Kristian Rouz – Deutsche Bank, a global financial institution that has recently faced regulatory challenges in the US and the overall unfavorable business conditions, resulting in a murky outlook regarding its sustainability, is deemed ‘too important’ to the German government to let it collapse, Chief Investment Officer of the Munich-based Allianz Global Investors, Andreas Utermann, said.
Deutsche Bank is facing $14 bln in fines imposed by the US Department of Justice for the malpractices over several previous years, and the potential necessity to raise that capital has negatively affected the lender’s positioning in the global market, with its stock sliding dramatically in the recent weeks to its historic lows. In addition to the bank having failed the Federal Reserve’s late-July stress-test, the most recent struggle has raised questions over Deutsche Bank’s sustainability and even a possible collapse.
“I don’t buy at all what’s coming out of Germany in terms of Germany not wanting to step in ultimately if Deutsche Bank was really in trouble,” Utermann of Allianz told Bloomberg TV on Monday. “It’s too important for the German economy.”
"This is a very political issue and I think, sadly, it's going to be politics and not share prices that dictates the market's view of Deutsche," Lionel Laurent of Bloomberg Gadfly said.
Meanwhile, further complicating the outlook for Deutsche Bank, the Basel Committee on Banking Supervision was reported as considering new regulations aimed at tightening bank risk assessment.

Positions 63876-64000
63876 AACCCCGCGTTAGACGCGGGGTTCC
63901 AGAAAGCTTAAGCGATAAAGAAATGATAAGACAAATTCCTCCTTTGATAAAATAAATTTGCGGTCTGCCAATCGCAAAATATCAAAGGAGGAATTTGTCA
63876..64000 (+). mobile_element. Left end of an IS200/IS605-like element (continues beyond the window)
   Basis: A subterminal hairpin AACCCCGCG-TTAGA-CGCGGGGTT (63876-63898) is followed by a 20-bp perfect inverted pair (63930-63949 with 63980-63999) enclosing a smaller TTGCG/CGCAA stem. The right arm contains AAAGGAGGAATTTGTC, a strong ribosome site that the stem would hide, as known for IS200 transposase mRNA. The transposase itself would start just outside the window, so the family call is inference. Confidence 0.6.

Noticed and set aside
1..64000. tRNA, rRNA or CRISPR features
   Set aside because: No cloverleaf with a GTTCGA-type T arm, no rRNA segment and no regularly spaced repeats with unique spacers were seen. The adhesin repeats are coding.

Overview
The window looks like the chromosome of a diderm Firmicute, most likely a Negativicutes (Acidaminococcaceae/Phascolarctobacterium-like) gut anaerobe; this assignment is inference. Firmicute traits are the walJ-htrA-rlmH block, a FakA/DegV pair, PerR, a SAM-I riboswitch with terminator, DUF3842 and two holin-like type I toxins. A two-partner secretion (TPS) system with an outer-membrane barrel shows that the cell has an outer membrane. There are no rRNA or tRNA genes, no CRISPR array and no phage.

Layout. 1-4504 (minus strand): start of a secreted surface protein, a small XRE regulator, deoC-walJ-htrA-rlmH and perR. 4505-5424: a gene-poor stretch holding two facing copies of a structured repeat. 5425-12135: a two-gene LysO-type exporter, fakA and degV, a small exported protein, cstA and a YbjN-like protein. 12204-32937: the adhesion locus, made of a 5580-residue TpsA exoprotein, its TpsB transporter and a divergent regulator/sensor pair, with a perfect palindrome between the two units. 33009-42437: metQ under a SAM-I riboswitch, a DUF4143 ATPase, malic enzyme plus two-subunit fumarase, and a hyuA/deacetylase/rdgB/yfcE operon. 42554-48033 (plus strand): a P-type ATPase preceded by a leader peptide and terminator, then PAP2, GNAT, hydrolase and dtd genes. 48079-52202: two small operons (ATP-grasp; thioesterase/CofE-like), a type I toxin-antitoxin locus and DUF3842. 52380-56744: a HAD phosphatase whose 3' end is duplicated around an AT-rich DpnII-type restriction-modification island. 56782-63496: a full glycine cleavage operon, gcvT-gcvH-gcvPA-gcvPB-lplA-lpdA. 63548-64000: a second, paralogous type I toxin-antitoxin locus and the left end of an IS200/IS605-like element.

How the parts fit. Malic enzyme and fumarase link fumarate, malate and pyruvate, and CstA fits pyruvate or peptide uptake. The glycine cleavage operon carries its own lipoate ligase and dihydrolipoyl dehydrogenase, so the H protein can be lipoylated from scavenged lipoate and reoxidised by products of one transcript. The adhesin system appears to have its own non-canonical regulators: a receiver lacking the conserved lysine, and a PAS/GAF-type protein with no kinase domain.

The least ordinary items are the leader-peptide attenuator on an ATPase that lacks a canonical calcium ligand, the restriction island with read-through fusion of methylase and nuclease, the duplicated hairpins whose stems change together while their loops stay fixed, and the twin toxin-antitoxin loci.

In such an environment, investors are reducing their exposure to risks associated with Deutsche Bank, undermining the lender’s longer-term resilience.
“The government will have to step in, should this become a self-fulfilling prophesy with the share price going down too low,” Utermann of Allianz reiterated.
Deutsche’s stock dropped 6.9pc on Monday only. Coupled with the slowdown in the German economy and the overall turbulent outlook for the Eurozone, the negative consequences might be very serious to the lender. As banking sector regulations have tightened substantially on a global scale in the recent years, Deutsche Bank would find it extremely hard to raise capital without a partial asset selloff, which will inevitably result in a contraction of its scale of global outreach, regardless of whether the governmental bailout arrives or not.